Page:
You live in an association and pay the dues, so you assume the association will handle anything and everything, right? That’s not necessarily the case. The HOA does have its responsibilities, but they aren’t responsible for maintaining everything. You may have to contact your city for some items in your community and we’ll help you distinguish when you should.
What HOA Fees Cover
Each HOA is different and maintains only certain aspects of the community. If you want to know exactly what your HOA covers, you’ll need to read the governing documents provided to you in your escrow document packet when you purchased your home. In general, though, expect some or all of the following.
Maintenance & Repairs
- Exterior maintenance and repairs on your home
- Maintenance and repairs of HVAC, electrical, and plumbing systems
- Maintenance and repairs of any elevators
- Landscaping care
- Maintenance and repair of all private roads and parking lots
- Maintenance and repair of roofing systems
- Maintenance and repairs of all shared areas, such as pools or fitness centers
If any of these areas fall short of your governing documents, you can take it up with the HOA board. For example, if the private roads have potholes that pose a danger to anyone driving through, you can report it to the HOA and request the repairs. Other issues, however, fall outside of the HOA’s jurisdiction and may require the city’s involvement.
Your City’s Maintenance Requirements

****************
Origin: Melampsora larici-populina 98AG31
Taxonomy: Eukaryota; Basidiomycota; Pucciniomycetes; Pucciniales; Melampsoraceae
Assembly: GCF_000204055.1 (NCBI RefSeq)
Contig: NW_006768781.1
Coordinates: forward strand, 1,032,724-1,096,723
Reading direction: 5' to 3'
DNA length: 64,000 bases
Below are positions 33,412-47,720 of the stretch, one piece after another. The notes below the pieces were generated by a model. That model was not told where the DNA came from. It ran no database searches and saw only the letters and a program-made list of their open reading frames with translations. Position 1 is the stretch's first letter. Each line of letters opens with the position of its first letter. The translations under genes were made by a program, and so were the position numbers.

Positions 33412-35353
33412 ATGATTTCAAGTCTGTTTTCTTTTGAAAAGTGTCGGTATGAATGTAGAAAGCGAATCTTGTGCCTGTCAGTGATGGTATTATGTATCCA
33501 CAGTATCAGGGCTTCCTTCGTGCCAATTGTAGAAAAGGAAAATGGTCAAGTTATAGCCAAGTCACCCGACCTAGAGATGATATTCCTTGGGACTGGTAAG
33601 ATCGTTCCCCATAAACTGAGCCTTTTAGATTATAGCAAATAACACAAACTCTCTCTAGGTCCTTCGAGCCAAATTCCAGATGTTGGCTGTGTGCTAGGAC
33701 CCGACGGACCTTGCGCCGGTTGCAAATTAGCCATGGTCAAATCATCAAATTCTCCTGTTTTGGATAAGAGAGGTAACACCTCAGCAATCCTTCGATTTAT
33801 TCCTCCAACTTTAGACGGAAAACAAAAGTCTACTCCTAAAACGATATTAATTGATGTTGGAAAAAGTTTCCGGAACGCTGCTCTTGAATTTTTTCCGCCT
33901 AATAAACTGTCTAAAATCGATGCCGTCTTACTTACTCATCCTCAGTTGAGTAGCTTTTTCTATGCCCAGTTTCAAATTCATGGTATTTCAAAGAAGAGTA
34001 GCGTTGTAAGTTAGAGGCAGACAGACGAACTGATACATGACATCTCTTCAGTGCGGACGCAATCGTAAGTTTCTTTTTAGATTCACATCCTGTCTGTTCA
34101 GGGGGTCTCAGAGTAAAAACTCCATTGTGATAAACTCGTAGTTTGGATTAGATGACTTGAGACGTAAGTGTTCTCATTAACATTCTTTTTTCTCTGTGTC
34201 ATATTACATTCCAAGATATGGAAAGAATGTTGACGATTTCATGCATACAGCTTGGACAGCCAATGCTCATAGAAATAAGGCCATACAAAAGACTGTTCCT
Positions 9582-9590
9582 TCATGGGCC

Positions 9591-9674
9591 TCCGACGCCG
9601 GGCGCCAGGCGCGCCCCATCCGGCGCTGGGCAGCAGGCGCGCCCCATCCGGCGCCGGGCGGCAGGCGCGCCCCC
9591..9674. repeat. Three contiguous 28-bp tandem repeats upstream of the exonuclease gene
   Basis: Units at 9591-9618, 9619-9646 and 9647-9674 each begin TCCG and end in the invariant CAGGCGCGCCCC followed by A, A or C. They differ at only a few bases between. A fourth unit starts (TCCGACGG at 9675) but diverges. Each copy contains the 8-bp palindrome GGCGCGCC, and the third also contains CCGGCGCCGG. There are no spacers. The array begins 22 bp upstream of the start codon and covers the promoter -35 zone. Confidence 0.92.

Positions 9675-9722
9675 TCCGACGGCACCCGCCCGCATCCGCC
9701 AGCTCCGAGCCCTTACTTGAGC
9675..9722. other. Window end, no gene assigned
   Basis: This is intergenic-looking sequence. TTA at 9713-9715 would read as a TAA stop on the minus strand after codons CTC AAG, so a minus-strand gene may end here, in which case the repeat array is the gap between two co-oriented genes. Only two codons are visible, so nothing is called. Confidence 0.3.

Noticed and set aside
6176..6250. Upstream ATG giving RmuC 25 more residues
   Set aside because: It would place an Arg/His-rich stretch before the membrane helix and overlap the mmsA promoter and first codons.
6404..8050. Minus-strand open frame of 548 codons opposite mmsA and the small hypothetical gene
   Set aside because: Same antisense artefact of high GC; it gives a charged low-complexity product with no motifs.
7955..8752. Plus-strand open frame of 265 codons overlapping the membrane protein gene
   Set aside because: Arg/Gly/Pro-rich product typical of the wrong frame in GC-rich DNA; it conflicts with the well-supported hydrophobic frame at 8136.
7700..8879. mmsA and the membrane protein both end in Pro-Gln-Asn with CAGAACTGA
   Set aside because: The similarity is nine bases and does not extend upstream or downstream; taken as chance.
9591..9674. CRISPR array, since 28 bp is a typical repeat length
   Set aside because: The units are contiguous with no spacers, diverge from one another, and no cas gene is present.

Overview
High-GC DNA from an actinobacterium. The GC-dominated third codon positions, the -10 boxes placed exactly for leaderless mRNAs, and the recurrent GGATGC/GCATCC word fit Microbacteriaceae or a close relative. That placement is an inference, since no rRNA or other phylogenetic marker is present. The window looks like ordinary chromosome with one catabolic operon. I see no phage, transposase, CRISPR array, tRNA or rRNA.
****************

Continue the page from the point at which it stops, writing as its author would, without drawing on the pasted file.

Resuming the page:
When certain other repairs don’t fall under the HOA’s responsibility, who do you call? Find out below.
- Street maintenance – Proper street maintenance prevents injuries and unnecessary car damage. It also helps maintain a property’s value. Your HOA may be responsible for private roads, but public roads may fall under the city’s obligation. Once again, it depends on how the HOA bylaws are written. You can start by calling your association but know that you may be calling the city next if the HOA reports they are public roads.
- Streetlights – Like streets, streetlights have similar restrictions. Is there a streetlight out or down? You’ll need to know if they are privately owned. If so, it falls under the HOA’s responsibility. If not, the city may be responsible.
- Parking enforcement – Parking is often an issue in HOAs. The responsibility only falls on the HOA when private roads are involved. Any parking issues on public roads must be addressed with the local authorities, including but not limited to: abandoned vehicles and improper vehicle storage. The HOA only has the right to tow improperly parked cars on private property. They may only do so after taking the proper steps outlined in your governing documents
- Code enforcement issues – Having an issue with your neighbor? If a unit owner violates code enforcement, the HOA has a few options. If the issue violates HOA rules, the HOA can enforce the penalty. If not, though, you may have to call the city code enforcement department to file the complaint.
Your HOA’s governing documents are a valuable resource when you are looking for answers in your community. It is always recommended to review your documents when you have questions. And as always, your HOA management company is there to assist you.